Seven suspected “terrorists” have been killed and some 30 accomplices of the Boko Haram jihadist group arrested over the past two weeks in southeastern Niger, the defense ministry said Thursday.
The ministry, in its weekly bulletin on military operations, said the seven suspects were killed in the town of Gueskerou, near the Nigerian border.
The army also dismantled kidnapping gangs in N’Guigmi, further north and near the Chadian border.
The weekly report added that the army had, on September 9, intercepted 30 foreign nationals transporting goods for elements of the Boko Haram jihadist group.
Six people described as “Boko Haram accomplices” were also arrested during a military offensive in the Diffa region close to the Lake Chad basin, a strategic area where the borders of four countries converge — Cameroon, Chad, Niger, and Nigeria.
The Niger army gave no details of those arrested, but local sources said they were Nigerian nationals.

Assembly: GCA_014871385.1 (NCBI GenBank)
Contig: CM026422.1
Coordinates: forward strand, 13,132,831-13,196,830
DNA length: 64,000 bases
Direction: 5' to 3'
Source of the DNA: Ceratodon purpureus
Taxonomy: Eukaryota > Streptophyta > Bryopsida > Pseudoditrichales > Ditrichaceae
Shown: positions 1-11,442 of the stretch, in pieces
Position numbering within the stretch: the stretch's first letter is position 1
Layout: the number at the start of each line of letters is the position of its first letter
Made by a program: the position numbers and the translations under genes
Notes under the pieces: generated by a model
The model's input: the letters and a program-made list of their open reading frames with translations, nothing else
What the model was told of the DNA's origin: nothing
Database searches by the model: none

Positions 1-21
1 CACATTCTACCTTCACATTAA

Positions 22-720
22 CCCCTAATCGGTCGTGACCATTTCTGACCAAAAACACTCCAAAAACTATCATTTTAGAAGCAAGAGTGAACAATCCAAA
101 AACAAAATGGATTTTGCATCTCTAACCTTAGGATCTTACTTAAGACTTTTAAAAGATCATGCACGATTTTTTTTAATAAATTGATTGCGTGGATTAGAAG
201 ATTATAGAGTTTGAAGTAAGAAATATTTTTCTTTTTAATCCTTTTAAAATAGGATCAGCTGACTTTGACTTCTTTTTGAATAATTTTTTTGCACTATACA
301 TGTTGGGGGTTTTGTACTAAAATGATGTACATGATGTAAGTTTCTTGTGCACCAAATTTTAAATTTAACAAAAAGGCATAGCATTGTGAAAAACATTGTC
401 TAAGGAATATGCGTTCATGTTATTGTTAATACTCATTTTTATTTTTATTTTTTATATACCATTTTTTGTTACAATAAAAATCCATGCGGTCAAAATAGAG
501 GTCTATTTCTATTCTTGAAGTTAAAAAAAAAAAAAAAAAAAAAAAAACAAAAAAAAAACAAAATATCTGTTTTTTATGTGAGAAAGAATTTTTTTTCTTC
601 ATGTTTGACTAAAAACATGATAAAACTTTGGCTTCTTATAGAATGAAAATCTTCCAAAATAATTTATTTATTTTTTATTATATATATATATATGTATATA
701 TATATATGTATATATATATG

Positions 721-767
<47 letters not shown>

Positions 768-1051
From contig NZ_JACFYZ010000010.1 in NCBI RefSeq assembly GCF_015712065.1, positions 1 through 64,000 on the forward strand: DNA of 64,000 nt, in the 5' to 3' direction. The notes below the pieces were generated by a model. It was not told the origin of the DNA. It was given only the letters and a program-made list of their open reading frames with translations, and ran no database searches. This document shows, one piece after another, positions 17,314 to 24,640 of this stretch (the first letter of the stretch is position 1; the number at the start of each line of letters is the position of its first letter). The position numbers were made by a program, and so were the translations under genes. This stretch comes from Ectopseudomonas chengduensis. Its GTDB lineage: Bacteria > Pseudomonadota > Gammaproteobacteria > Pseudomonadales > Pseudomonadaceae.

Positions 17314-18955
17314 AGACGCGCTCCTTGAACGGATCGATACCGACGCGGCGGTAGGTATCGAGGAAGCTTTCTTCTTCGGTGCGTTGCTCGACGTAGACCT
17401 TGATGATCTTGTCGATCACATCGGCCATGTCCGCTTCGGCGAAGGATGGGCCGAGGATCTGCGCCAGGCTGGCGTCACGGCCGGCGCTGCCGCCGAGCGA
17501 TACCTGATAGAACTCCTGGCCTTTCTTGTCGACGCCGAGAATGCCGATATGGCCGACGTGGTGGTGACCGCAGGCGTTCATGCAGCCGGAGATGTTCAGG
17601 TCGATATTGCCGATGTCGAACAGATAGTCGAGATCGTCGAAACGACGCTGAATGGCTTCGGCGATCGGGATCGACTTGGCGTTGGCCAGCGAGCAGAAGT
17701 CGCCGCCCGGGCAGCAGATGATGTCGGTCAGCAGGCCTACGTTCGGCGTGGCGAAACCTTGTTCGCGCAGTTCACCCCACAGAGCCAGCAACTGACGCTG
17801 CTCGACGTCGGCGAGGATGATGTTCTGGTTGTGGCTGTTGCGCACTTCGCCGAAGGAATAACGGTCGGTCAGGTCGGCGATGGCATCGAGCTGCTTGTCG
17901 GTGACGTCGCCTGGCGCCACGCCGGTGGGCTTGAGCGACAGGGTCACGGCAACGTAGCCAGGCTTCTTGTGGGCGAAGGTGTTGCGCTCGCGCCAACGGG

Meanwhile, the UN Office for Humanitarian Affairs (OCHA) in Niamey reported the movement of more than 2,000 displaced people, mostly women, and children, from the islands of Lake Chad to safe areas after “threats from non-state armed groups.”
Niger, the world’s poorest country by the benchmark of the UN’s Human Development Index, has been hit hard by the jihadist insurgency that began in northern Mali in 2012.
Niger is also facing an insurgency on its southeastern frontier with Nigeria — a campaign launched by the notorious Boko Haram.
Boko Haram jihadists have rounded up Nigerian fishermen, abducting some and killing others on Niger’s side of Lake Chad, local sources told AFP in early September.
Northeast Nigeria is facing a 13-year jihadist insurgency that has killed more than 40,000 people and displaced around two million more since 2009.